Seoul, January 9: In a growing sign of thaw in bilateral relations, North Korea has decided to take part in the Winter Olympics to be held in the South Korean city of Pyeongchang next month.
This follows the high-level talks held between the two warring neighbours held on Tuesday (January 9) at the Panmunjom, the truce village in the heavily fortified Demilitarised Zone that divides the peninsula.
The meeting was the first since December, 2015.
Concerns over North Korea have overshadowed the Winter Games, which Seoul and the organisers have proclaimed a "peace Olympics", urging Pyongyang to participate, unlike the 1988 Summer Olympics in the South, which it boycotted.
It looks all settled as of now with North Korean officials confirming their delegation for the Games to be held from February 9 to 25 would consist of athletes, high-ranking officials and a cheering squad.
North Korea 'to send high-level delegation' to Winter Olympic Games in South Korea https://t.co/uxVxs2UuX6— BBC Breaking News (@BBCBreaking) January 9, 2018
It would also be the first time since 2005 for the North to send its female cheerleaders, dubbed the "cheering squad of beauty" by South Korean media.
It is worth mentioning that South Korea has unilaterally banned several North Korean officials from entering the country in response to Pyongyang's ramped-up missile and nuclear tests, conducted despite international pressure.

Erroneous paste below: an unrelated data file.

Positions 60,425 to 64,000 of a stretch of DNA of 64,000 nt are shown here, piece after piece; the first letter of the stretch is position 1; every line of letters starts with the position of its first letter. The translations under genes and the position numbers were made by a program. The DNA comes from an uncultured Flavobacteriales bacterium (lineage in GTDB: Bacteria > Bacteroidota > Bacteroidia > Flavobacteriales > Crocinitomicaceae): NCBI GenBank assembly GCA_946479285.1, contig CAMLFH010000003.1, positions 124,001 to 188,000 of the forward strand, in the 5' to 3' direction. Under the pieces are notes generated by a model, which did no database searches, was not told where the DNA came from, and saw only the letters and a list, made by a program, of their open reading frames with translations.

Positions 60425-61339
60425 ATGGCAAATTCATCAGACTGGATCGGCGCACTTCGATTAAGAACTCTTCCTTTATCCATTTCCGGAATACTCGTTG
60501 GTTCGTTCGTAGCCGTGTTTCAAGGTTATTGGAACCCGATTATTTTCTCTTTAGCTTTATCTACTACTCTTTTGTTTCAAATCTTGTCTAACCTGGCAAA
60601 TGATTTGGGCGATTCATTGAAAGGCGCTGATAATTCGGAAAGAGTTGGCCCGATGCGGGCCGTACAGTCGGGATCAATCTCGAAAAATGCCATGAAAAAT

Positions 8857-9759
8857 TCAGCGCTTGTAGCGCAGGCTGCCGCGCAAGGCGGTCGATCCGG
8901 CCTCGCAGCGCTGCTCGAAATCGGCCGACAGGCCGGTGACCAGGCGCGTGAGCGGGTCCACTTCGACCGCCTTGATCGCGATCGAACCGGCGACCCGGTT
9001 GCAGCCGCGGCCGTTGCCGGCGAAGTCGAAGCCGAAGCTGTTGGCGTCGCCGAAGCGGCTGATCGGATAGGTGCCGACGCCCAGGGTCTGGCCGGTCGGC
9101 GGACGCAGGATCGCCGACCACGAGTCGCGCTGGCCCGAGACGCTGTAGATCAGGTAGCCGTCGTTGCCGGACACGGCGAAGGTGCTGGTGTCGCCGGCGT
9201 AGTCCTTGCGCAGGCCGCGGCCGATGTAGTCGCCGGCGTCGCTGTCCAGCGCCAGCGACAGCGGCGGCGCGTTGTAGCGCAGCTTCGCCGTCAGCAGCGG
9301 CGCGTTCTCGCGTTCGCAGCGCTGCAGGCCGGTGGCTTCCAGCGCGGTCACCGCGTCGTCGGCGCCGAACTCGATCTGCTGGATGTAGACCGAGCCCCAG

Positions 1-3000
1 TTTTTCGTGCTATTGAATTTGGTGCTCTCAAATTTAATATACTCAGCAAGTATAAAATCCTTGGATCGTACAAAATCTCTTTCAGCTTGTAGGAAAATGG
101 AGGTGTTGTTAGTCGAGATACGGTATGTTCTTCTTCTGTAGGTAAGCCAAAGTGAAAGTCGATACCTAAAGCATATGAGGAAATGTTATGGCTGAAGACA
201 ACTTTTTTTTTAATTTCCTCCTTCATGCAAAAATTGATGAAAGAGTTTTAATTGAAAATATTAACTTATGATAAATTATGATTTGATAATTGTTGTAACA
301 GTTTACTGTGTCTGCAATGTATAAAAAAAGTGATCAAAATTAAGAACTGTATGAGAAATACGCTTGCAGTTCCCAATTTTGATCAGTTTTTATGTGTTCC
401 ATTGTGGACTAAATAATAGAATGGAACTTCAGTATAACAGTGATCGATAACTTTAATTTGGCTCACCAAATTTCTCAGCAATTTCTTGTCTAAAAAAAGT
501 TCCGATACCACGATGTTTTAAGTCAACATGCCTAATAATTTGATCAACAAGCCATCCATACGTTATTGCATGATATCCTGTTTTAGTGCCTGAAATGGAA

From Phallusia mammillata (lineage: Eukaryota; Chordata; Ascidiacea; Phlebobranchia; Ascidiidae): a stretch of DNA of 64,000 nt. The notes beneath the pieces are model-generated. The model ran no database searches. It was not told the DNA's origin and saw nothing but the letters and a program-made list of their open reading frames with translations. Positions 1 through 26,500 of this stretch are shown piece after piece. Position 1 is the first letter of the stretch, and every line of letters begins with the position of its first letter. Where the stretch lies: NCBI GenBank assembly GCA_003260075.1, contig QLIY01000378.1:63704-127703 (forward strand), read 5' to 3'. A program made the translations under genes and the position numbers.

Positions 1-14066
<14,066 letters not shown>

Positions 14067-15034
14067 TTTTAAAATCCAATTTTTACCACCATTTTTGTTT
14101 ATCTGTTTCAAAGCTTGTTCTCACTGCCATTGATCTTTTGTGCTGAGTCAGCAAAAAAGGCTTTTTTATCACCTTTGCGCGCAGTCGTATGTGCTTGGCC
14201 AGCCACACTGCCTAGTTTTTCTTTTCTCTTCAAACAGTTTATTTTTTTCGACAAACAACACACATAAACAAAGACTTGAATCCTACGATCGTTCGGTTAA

However, some South Korean officials have said they see the Olympics as a possible opportunity for easing tensions.
At Tuesday's talks, Seoul proposed inter-Korean military discussions to reduce tensions on the Korean peninsula and a reunion of family members in time for February's Lunar New Year holiday, South Korea's vice unification minister Chun Hae-Sung said.
South Korea also proposed that athletes from the two Koreas march together at the Games' opening ceremony and other joint activities between during the Winter Olympics, Chun told reporters outside the talks.
Athletes from the two Koreas have paraded together at the opening and closing ceremonies of major international games before, although it has not been seen since the 2007 Asian Winter Games in China after relations chilled under nearly a decade of conservative rule in the South.
(With Agency inputs).